Most people who have experience with audio technology are aware of the term "decibels." Decibels help to measure the relative loudness of a particular sound. Changing the volume on a stereo, for example, alters the decibel level, making the decibel count either higher or lower.
What Are Decibels?
By the strictest definition, decibels are the unit used to measure the loudness of sound. The higher a sound's decibel level is, the louder it is. Decibel measurement is important, not simply so you know how loudly you are playing music or how high up the TV volume is. Some noise can be dangerous and harmful, causing partial or total hearing loss, not to mention serious negative effects on the nervous system.
By measuring decibels and making people aware of the noise levels around them, you can protect yourself from the harmful effects of sound. There is a decibel scale where noises are placed from the lowest, quietest noise to the loudest noises measured. On the decibel scale, when there is an increase of 10 decibels between sounds, it actually means that the second sound is ten times louder than the first sound.
What Is the Average Decibel Level of Human Speech?
The sound level of a normal conversation between people is on the lower end of the decibel scale. Typically the lowest decibel sounds like human breathing, whispers and the sounds of steam rising are approximately between 10 and 40 decibels, respectively. Although it may be surprising, the average decibel level of human speech isn't much louder. The sound level of normal conversation is between 50 and 65 decibels, speaking generally.
When you walk into a restaurant and hear a buzz of conversation, you are likely hearing a higher decibel level than that of the average decibel level of human speech. There are many sounds that would emit from the average restaurant. Some are the sounds of machinery, music and conversation echoing in a room. These all combine to increase the decibel level.
The acoustics of a room has a lot to do with the way that certain sounds are heard. Regardless of the source noise, the area where a noise takes place can significantly magnify and increase the decibel level. Hard surfaces magnify noise, while soft surfaces dampen them.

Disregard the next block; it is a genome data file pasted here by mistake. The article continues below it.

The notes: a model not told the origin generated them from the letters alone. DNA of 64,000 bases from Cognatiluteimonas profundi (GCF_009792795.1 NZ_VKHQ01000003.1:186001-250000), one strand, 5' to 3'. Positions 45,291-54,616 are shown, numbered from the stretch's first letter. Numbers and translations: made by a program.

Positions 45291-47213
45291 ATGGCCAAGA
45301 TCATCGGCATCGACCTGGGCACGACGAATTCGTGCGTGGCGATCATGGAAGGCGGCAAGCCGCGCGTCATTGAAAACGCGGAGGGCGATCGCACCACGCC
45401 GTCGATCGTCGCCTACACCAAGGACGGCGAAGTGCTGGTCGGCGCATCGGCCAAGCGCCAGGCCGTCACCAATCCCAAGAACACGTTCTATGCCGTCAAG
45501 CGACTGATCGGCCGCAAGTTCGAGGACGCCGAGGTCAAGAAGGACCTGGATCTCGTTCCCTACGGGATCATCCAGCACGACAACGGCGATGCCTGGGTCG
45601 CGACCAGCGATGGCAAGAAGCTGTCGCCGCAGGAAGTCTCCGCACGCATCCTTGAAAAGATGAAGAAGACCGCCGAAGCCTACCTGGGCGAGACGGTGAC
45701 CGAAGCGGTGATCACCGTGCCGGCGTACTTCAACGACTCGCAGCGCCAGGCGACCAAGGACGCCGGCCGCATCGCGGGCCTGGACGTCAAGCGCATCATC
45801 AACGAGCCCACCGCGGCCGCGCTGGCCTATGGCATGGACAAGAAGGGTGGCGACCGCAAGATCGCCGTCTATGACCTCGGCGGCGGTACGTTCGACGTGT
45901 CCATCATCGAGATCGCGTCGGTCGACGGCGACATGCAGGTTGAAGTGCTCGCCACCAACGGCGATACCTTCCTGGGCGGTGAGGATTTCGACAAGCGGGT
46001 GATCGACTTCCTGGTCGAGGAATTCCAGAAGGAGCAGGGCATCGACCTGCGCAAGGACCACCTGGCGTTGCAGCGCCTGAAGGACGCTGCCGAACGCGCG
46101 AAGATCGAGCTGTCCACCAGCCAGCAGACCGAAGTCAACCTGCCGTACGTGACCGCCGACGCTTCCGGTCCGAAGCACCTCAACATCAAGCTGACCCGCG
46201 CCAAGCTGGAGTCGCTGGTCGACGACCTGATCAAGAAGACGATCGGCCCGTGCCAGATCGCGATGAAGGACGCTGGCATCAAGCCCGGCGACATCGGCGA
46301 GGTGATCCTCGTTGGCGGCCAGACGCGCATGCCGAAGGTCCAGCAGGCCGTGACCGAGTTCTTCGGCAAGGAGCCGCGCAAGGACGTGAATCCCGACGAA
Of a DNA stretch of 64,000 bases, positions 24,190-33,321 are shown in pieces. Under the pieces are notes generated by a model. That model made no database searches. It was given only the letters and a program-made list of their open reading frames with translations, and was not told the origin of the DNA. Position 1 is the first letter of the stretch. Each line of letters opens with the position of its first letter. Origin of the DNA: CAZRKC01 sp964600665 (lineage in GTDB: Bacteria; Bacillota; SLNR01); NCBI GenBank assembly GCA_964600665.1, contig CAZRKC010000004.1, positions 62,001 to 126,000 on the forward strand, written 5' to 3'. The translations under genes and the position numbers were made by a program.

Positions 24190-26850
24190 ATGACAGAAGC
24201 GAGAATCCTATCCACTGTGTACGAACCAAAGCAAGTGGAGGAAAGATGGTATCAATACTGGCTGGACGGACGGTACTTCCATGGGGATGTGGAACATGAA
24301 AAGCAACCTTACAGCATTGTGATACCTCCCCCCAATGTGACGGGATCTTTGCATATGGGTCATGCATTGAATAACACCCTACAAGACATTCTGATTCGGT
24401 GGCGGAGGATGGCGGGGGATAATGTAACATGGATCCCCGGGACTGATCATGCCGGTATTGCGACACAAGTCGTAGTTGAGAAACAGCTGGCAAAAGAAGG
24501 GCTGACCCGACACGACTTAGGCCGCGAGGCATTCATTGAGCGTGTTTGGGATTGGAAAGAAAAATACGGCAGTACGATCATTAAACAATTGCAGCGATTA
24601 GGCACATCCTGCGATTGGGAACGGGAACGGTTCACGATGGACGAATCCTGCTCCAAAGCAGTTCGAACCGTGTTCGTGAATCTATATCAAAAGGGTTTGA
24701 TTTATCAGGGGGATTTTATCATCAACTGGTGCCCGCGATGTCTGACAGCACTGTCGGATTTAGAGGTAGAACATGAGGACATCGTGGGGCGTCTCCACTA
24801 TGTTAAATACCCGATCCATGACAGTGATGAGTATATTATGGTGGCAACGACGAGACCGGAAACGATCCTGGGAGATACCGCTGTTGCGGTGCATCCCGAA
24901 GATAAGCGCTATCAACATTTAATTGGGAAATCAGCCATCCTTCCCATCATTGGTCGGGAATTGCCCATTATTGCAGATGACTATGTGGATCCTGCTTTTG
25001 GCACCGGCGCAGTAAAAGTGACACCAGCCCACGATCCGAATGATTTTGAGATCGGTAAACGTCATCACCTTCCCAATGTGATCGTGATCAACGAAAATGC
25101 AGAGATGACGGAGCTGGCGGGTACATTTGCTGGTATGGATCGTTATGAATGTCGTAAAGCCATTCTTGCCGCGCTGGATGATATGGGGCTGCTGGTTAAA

What Decibel Levels Are Dangerously Loud?
To recap, a normal voice decibel level is anywhere between 50 and 65 decibels. Sounds like that are not harmful to the ear, even if you are regularly exposed to them. However, some sounds are dangerous and destructive and knowing the safe decibel range for human beings and the sounds that might exceed that can go a long way toward helping you protect your hearing.
Decibel levels begin to be dangerously loud when they exceed the 80 mark. While short exposure to exceptionally loud sounds is a part of life, prolonged or repeated exposure to very loud noises can do permanent and irreversible damage to the hearing. A train or a garbage truck passing by at close range is around 100 decibels. Fireworks are on the high end at 145 decibels. While these things are not dangerous occasionally, they do have a cumulative effect.
This is also the worry behind headphones that go into the ear. A stereo at its maximum volume can be between 110 and 125 decibels. Listening to music at that level over and over again can be seriously destructive to the delicate organs in the ear that allow us to hear sounds. The results can be hearing loss, either partially or totally. Wearing earplugs in situations that might have a lot of noise or at a loud concert or other performance can go a long way toward preserving your hearing.
Ashley Friedman is a freelance writer with experience writing about education for a variety of organizations and educational institutions as well as online media sites. She has written for Pearson Education, The University of Miami, The New York City Teaching Fellows, New Visions for Public Schools, and a number of independent secondary schools. She lives in Los Angeles.